After some wide-ranging discussion, I was grateful in a sense to my noble friend Lady Mallalieu for taking us back to what the provisions are. In so doing, however, she betrayed the motivation of everyone who supports the amendments; namely, that they disagree with what Alun Michael presented in the original Bill. Therefore, they have tried to take it further, to dilute, weaken and reverse, while staying broadly speaking within a structure that the original Bill presented.
That is a hypothetical question. Indeed, the original Bill could have been dealt with on a rather more rational basis than that on which we have dealt with the Bill that we actually got. It is rare that this House seeks to destroy Bills that it receives from the House of Commons; it normally seeks to amend and revise them. I hope that that might have been the case with the original Bill as compared with the Bill that we received. Nevertheless, Members of the Committee have to recognise that this is a very unusual method of behaviour by your Lordships.
Unlike the noble Baroness, I refrain from commenting on procedures in another place. We have to deal, as we always do, with the Bills that we get from another place. We may not like them, but we normally deal with them within the framework in which they are presented. It is quite frequent that Bills change between their original introduction in another place and their final arrival here. I make no comment on that. What we have to deal with in this House is what we receive from the House of Commons.
Can the Minister give any example in the past 15 years of a Bill which has gone into the House of Commons stating one thing and come out stating something completely and utterly different? I cannot remember any. He is obviously cleverer and better informed than I am, so perhaps he will be able to tell me.
One of the reasons why noble Lords are not prepared to work from the original Bill, as they are purporting to do, is that they recognise that had the original Bill been before this Chamber, all the pro-hunting elements would have opposed it almost as strongly as they are opposing the Bill which is before us now.
And they know it. They know that had that Bill stood, there would have been drastic changes to the way in which hunting is carried out in this country. They would have resisted it as fiercely as they are resisting the Bill before us now.
The utility test would be broadened to allow hunting with dogs for purposes that can hardly be called necessary. That is the original form of the utility test, not the one amended in Committee. Whereas the original Bill required the quarry species to cause serious damage if hunting were to be considered, the test would now be passed if a deer—the hunting of which would be banned in any case by the original Bill—ate a single leaf of any crop. That is a ludicrous extension of the test.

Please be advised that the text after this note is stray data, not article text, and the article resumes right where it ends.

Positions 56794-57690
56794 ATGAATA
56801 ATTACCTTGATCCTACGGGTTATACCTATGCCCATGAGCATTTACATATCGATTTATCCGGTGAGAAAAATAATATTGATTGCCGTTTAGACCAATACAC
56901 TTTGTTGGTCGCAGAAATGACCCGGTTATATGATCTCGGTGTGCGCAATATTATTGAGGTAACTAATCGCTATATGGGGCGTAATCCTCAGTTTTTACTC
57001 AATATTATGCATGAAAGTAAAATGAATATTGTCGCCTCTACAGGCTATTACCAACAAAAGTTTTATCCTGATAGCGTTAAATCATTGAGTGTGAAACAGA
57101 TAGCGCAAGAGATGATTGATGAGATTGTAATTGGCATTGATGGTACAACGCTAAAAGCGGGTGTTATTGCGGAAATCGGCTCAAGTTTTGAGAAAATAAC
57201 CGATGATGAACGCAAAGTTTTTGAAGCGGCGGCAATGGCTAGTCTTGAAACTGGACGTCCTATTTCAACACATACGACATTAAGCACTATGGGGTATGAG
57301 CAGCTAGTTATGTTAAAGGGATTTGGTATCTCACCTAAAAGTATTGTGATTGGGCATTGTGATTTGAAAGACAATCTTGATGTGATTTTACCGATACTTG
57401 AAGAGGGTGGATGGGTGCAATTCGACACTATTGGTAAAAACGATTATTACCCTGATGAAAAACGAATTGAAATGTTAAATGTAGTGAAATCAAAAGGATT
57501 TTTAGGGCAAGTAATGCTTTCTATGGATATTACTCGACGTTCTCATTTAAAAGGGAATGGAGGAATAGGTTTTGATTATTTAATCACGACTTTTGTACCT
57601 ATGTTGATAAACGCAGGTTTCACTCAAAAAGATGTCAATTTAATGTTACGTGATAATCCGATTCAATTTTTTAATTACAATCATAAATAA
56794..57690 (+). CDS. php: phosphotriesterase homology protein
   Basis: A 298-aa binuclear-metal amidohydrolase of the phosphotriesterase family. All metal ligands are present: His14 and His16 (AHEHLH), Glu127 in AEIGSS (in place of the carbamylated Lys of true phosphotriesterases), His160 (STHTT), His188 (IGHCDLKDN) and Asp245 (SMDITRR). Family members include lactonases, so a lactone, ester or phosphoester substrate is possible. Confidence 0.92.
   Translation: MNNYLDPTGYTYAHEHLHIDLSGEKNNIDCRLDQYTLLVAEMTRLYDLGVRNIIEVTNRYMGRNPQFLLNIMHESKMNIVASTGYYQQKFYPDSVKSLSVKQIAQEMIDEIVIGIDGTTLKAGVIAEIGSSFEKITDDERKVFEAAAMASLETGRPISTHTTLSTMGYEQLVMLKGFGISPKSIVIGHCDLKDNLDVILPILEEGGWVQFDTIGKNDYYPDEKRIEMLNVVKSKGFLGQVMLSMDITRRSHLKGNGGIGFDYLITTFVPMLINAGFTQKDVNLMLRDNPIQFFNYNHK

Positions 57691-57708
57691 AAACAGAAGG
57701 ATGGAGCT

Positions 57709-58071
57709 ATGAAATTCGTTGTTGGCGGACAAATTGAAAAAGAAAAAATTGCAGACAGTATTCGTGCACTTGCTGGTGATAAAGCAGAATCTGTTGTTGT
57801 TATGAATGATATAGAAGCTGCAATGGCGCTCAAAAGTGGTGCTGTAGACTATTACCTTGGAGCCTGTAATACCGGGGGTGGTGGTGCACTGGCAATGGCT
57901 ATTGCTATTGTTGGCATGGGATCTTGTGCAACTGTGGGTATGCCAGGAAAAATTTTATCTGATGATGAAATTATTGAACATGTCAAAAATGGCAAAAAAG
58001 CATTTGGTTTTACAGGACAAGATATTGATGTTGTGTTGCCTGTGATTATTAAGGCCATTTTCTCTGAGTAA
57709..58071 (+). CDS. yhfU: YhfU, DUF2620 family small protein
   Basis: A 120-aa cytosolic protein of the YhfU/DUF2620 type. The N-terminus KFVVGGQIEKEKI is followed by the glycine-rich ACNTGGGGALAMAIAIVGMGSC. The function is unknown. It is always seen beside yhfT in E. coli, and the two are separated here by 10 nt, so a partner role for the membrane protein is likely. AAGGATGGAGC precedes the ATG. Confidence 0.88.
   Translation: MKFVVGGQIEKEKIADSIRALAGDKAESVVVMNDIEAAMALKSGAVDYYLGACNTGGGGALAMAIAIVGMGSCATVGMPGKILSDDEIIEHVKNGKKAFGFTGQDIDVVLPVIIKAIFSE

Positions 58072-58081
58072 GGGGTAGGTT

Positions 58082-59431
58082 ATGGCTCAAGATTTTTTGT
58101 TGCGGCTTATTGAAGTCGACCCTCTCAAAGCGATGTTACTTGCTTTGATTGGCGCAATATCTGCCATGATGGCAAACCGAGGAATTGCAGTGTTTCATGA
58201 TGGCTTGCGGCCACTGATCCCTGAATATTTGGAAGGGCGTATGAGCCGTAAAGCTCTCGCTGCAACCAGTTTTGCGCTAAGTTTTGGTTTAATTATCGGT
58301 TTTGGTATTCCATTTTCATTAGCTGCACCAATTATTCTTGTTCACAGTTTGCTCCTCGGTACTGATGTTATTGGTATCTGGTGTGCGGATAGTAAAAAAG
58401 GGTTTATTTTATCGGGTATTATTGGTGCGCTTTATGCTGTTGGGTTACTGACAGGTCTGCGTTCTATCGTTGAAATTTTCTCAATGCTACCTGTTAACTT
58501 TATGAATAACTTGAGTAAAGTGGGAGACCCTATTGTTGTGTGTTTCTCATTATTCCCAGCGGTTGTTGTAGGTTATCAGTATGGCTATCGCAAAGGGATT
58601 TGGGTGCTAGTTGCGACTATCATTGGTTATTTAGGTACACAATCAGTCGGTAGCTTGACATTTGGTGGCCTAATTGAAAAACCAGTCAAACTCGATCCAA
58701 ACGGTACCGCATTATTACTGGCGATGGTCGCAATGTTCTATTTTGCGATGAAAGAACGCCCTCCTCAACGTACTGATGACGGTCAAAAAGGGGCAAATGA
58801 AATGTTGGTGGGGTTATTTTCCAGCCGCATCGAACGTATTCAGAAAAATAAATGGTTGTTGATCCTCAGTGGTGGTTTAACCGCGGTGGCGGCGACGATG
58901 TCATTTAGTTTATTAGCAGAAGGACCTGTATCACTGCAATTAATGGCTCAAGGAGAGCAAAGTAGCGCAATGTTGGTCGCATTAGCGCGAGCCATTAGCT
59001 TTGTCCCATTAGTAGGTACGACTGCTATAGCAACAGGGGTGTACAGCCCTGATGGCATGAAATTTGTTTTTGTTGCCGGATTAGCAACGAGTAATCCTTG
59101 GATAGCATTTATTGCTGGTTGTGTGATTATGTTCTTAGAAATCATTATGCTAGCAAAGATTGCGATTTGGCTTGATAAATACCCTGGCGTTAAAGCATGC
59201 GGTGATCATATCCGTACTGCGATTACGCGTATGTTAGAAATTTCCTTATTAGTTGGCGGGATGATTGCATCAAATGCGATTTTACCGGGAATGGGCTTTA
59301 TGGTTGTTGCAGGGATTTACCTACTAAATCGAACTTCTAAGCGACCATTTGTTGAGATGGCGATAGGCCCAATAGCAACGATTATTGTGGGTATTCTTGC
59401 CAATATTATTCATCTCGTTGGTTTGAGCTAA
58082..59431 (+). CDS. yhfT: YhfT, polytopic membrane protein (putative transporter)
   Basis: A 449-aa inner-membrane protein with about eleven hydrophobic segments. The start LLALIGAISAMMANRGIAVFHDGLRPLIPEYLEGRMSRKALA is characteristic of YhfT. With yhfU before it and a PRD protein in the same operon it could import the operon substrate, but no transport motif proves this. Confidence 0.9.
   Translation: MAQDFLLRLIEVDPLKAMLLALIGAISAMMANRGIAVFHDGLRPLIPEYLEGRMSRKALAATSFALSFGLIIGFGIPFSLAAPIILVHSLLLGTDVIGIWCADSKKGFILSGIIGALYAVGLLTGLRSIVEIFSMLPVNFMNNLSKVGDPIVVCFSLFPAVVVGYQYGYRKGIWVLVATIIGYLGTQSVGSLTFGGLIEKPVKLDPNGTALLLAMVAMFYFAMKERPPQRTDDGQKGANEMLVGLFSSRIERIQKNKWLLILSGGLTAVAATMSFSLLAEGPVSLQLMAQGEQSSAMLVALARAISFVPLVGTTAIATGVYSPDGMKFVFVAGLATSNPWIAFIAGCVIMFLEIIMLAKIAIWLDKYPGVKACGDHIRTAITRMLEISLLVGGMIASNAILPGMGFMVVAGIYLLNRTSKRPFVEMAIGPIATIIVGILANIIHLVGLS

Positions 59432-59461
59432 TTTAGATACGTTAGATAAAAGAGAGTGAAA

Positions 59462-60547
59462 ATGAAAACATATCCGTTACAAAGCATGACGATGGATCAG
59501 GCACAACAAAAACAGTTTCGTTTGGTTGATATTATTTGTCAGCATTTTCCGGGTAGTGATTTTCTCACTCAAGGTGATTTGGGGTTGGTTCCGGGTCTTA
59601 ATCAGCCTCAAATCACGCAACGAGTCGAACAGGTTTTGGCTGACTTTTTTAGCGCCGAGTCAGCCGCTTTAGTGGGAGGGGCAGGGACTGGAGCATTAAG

The revised utility test would also permit hunting for the purposes of population management and sustainable development. It is hard to see how either of those purposes could be achieved by hunting with dogs. Both can certainly be achieved by other means, without any need to inflict the suffering caused by chasing and killing wild animals with dogs.
The second test, the cruelty test, is also weakened by effectively reversing the burden of proof. The presumption would be in favour of allowing hunting. That underlies all the amendments which stem from that. That presumption is explicit in the changes to the way in which the registrar and the tribunal would assess applications. That is a reversal of the original government Bill.
That the proposers of the amendments are not serious about the two tests is also evidenced by the amendments which would allow hunting from an area. That would mean that hunting which had passed the test in one place would be allowed without any subjection to it in an entirely different part of the country and for an entirely different species. Again, that broadens, and in a sense drives a coach and horses through, the concept of the original Bill.
No. I do not think that "sympathetically" was a word I used to my noble friend. I said that I would be slightly more benign about it because it respected the structure of the Bill which we received from the House of Commons. I did not say that I was in favour of that amendment. In any case, that amendment, if agreed by both Houses, would have resulted in hunting being allowed in a very specific situation. One would be allowed to hunt in Lakeland, but that would not mean that one could take that licence to hunt and go and do so in Surrey. However, the amendments before us provide exactly that facility; in other words, if one obtains a licence in one part of the country to hunt deer, one can obtain a licence in another part of the country to hunt foxes or vice versa. That was never the intention of the original Bill or of anybody who supports any sensible system of registration.